Bayern mock Arsenal on Twitter, Wenger blames bad decisions

 

Bayern Munich have once again trolled Arsenal on social media following another men-against-boys performance and result in the Champions League and The Telegraph was able to compile most of them.

In a now-deleted tweet the German club asked Arsenal: “Same again next year?” after their 5-1 win in the first leg of this round-of-16 tie – but they only had to wait three weeks.

So resolute have Arsenal’s deficiencies in Europe become – particularly against Bayern – that football fans around the globe have felt secure enough to join in with the cacophony of jokes being made at the Gunners’ expense.

Bayern’s English Twitter account made a cheeky play on words shortly after last night’s stonking 5-1 second-leg win, asking what the time was at 9:50pm.

As the colossal margin of victory became clear, the club’s social media post managers had time to look for all sorts of other jokes – but they lamented that the goals were flying in so fast that they often missed their chance.

Meanwhile, the club’s US account merrily celebrated “the score so nice, we did it twice”.

Other oft-repeated punchlines included, “If you can’t support us when we lose 5-1, don’t support us when we lose 1-5,” and “Arsenal fans always 10-2 overreact.”

One even managed to crowbar in a reference to the famous Egyptian pharaoh, “2-10-khamun”.

There was also some observational comedy gold to be dug out, as the aggregate score failed to fit on the television display. Pictures of broken cannons, while perhaps a bit worn out – particularly in recent seasons – were also scattered throughout the twittersphere.

Back in London, Arsène Wenger lashed out at the team of match officials from Greece, describing some of their decisions as “absolutely unexplainable and scandalous,” as he attempted to explain away Arsenal’s 5-1 Champions League humiliation against Bayern Munich – the club’s heaviest defeat at the Emirates Stadium, according to The Guardian.

Trailing 5-1 from the first leg, Arsenal went 1-0 up through Theo Walcott and argued long and hard that they should then have had a penalty for a Xabi Alonso foul on Walcott.

But the tie turned in the 53rd minute when Robert Lewandowski, from an offside position, was fouled by Laurent Koscielny. The referee, Tasos Sidiropoulos, awarded a penalty, which Lewandowski would score and, on the advice of one of his additional assistant referees, he sent off Koscielny. He had initially chosen only to book the Arsenal captain.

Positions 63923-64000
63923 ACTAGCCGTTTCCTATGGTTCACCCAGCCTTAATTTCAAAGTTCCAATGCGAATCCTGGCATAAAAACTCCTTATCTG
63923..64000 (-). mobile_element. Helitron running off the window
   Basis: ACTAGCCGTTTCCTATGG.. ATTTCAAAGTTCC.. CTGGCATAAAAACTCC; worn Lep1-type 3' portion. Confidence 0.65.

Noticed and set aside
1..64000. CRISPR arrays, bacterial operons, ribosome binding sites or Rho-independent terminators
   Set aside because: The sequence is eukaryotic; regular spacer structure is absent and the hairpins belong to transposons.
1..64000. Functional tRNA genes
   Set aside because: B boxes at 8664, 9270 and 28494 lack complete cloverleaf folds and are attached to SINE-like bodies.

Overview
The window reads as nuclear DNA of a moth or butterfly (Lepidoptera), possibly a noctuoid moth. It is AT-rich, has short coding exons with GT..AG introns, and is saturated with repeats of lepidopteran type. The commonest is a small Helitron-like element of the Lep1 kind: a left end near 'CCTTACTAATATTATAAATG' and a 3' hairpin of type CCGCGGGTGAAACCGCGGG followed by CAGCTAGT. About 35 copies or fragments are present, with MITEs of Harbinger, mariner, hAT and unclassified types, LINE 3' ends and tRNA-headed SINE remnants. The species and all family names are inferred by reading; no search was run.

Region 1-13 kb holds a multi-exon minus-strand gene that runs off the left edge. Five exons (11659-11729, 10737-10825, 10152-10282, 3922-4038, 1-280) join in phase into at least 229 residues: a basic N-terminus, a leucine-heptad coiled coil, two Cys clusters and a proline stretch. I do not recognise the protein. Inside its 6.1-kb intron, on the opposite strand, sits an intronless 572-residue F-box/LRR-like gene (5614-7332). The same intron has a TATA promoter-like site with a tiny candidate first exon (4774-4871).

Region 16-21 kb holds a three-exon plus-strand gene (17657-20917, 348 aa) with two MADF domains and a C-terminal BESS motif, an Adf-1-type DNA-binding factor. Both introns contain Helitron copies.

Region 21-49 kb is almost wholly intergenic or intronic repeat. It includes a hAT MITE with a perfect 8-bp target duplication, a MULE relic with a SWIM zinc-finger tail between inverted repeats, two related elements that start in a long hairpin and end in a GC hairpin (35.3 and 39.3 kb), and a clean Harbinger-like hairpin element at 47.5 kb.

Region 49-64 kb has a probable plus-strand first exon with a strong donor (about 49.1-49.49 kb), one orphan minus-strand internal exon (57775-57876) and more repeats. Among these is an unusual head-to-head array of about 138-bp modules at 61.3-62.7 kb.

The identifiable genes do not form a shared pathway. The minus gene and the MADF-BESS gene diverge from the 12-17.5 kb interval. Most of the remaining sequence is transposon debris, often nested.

Arsenal folded lamentably thereafter – each of the subsequent goals the result of horrible individual errors and/or non-existent defending – and it added up to a 10-2 aggregate defeat, as well as a seventh consecutive last-16 exit for Wenger and his team. Only once previously have a club lost more heavily in the Champions League knockout stages: Bayern drubbed Sporting Lisbon 12-1 on aggregate in the last 16 in 2009.

Wenger chose to overlook the capitulation once his team were reduced to 10 men and take out his fury on the officials. It was Arsenal’s fifth defeat in their last seven matches in all competitions.

“We produced a performance with the spirit and pride we wanted,” Wenger said. “After that the story finishes badly. We were really unlucky because it was a 100% penalty at 1-0 in the first half on Walcott. In the second half the ref killed the game. He was very, very powerful for Bayern. Lewandowski was offside and it was not a penalty and, on top of that, he gives us a red card that kills us completely.

“Bayern are a good side but they can say thank you to the referee for the decisions in the second half. It leaves me very angry and frustrated. Even more so because we are in a difficult period. It is absolutely unexplainable and scandalous. I will take a lot of criticism but it doesn’t change my mind. It doesn’t make them right. The players have not let me down. The referee has let us down.”